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Tokyo: Producers talk China-Japan collaboration

A trio of high-profile Chinese film executives discussed the reasons why the Chinese and Japanese film industries are not regular collaborators at the Japan Content Showcase (JCS) on Tuesday.

Bona Film Group COO Jeffrey Chan kicked off the session by recalling Jacob Cheung’s 2006 historical epic Battle Of Wits, a rare co-production between China, Japan and Korea that has never been repeated. The film brought together two producers who were also speaking on the panel – China’s Huang Jianxin and Japan’s Satoru Iseki, who was moderating the discussion.

“But since then we haven’t seen any collaborations on that level between the three countries,” said Chan. “After that I tried to raise a film fund between China, Korea and Japan, but was not successful.”

Huang said the film grossed around $15m (RMB100m) in China, which was considered a hit at that stage in the country’s box office development. He then explained how Japanese directors like Akira Kurosawa have influenced a whole generation of Chinese filmmakers, including himself, Zhang Yimou and Chen Kaige.

But while China and Korea have become regular collaborators (at least before China’s recent objections to South Korea’s missile programme) there has been very little cooperation between China and Japan. Oft-cited reasons include China’s import quotas and age-old political tensions between the two countries, but today’s speakers pointed to other business and cultural reasons.

“Around ten years ago, Japan was the biggest buyer of big-budget Chinese films – you could make $2-3m from one deal – then suddenly around 2006 to 2008 all those films stopped working,” said Chan. “We can’t explain what happened, because Japan is a complex market. But we stopped trying to find projects to do together because we couldn’t find anything that worked in both territories.”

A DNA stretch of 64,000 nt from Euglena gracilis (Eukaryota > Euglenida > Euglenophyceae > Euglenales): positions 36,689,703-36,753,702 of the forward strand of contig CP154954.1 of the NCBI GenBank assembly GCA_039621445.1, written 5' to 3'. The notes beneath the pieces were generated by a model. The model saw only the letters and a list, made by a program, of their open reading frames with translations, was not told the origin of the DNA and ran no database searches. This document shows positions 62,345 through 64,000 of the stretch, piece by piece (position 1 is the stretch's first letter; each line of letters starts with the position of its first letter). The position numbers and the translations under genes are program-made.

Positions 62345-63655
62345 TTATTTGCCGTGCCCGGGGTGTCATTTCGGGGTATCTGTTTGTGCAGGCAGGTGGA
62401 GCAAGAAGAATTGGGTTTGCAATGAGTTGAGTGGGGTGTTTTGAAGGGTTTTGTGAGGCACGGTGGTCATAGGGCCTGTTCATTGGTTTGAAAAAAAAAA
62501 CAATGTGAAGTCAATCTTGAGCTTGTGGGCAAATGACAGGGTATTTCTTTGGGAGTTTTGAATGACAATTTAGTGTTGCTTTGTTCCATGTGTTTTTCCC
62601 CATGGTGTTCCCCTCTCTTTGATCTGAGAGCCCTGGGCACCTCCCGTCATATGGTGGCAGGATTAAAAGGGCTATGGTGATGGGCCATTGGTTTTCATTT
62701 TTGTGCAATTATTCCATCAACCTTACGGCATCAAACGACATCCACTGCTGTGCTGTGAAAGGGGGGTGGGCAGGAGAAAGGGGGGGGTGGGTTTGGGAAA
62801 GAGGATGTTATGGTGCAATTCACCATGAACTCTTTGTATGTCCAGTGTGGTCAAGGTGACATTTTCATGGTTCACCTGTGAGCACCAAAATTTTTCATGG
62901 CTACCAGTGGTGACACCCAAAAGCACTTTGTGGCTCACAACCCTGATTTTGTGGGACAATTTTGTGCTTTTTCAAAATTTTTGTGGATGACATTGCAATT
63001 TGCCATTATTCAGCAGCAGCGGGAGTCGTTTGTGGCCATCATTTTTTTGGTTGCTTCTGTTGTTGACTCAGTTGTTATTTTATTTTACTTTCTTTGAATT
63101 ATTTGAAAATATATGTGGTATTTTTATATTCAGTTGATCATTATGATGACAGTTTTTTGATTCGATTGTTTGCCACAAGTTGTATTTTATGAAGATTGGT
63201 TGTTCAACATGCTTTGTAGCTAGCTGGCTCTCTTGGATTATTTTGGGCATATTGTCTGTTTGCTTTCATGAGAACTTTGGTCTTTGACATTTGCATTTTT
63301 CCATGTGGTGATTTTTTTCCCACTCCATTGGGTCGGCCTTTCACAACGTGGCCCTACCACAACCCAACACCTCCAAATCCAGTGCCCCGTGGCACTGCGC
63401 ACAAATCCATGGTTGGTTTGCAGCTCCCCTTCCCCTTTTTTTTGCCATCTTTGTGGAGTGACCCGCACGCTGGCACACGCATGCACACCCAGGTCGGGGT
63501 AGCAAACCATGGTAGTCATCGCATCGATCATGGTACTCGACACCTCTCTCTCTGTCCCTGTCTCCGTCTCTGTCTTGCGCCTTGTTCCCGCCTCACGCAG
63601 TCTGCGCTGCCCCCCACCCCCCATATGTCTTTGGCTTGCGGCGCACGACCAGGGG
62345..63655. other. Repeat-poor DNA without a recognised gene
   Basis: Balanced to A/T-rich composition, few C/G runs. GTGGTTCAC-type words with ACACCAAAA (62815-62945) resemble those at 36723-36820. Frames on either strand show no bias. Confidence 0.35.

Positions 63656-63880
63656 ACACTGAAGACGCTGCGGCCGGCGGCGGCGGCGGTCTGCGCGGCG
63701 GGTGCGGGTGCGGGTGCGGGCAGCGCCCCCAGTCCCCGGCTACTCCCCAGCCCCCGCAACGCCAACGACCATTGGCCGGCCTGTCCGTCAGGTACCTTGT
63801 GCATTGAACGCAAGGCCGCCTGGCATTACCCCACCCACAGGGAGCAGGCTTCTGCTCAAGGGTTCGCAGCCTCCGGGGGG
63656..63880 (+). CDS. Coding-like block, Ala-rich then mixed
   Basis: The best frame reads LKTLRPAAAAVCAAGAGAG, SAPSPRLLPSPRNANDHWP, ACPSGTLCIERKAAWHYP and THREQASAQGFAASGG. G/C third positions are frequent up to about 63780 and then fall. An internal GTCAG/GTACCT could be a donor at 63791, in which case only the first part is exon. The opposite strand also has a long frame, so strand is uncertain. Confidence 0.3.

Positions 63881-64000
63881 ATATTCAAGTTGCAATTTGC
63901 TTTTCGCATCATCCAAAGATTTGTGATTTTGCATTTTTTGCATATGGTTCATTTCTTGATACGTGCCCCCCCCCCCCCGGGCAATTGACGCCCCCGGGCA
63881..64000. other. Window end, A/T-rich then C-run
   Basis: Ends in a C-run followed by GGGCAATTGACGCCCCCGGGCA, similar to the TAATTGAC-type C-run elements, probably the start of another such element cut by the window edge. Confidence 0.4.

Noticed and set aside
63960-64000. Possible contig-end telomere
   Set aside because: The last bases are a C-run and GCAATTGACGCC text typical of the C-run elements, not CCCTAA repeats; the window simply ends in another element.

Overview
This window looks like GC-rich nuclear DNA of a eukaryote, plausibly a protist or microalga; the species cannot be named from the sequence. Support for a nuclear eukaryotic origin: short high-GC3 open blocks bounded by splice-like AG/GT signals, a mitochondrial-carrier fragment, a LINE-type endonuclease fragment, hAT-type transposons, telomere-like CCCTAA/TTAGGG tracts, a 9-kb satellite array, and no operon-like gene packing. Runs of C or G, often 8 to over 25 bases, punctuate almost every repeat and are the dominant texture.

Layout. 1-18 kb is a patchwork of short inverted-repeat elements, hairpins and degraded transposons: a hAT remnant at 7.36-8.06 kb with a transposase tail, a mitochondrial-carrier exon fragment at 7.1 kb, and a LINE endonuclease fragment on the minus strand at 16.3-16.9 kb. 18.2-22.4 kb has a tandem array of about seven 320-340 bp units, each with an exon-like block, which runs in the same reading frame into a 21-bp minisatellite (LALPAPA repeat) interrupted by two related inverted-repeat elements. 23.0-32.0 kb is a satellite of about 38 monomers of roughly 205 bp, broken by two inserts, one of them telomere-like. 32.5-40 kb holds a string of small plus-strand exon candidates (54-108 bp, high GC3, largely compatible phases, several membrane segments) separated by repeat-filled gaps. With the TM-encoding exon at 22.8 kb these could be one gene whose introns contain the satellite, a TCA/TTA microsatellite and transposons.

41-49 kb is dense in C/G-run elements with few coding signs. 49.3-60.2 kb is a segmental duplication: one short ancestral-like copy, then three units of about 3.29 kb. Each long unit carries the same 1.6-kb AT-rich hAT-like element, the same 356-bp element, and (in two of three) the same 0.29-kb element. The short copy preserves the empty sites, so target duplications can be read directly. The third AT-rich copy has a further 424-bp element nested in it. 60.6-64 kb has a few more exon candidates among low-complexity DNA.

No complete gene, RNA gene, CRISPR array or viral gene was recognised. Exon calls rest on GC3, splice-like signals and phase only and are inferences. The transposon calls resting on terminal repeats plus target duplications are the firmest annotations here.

Iseki added that it’s all about timing and Japanese producers may have left it too late to enter the China market: “China’s box office is now four times the size of the Japanese market, and the China market is already established, so it’s difficult to enter. You need to start off much earlier.” Huang concurred that the foreign companies that have been most successful in China, first knocked on the country’s doors around 10-15 years ago.

Japan’s fear of piracy is another issue – piracy is still rampant in China, while Japan has mostly managed to contain the problem and still has a thriving DVD industry. “Generally the issue is a lack of trust because the Japanese know their release window is behind everyone else and that encourages piracy,” said Chan.

But the speakers also saw some hope. Philip Lee, a Hong Kong-based producer who raised investment for Cloud Atlas and The Revenant, said he’s always wanted to do a China-Japan co-production, but it’s just a matter of finding the right material. “Japan has great IP and other material we can source other than just manga. We just have to find some subject matter that works for everyone in Asia. If we have the right content we can work together.”

Chan observed that several Japanese films have recently had a successful theatrical release in China, including recent episodes in the Dragon Ball and Doraemon anime franchises. He also pointed to the upcoming launch of a Chinese arthouse circuit that may result in smaller but strategically important releases for lower-budget films.

Earlier in the day, Hans de Weers, founder of Dutch production company FATT Productions, described his experiences of working with Japan on an upcoming Second World War mini-series. The as-yet-untitled project was originated by Japanese broadcaster NHK, co-produced by FATT and Canada’s Don Carmody Television and acquired by Netflix.

“It’s different to our culture in that a lot of things have to be discussed and it takes time to come to a decision, which even then might be over-turned by higher management,” said de Weers. “But it was a great learning experience and filming went well.”

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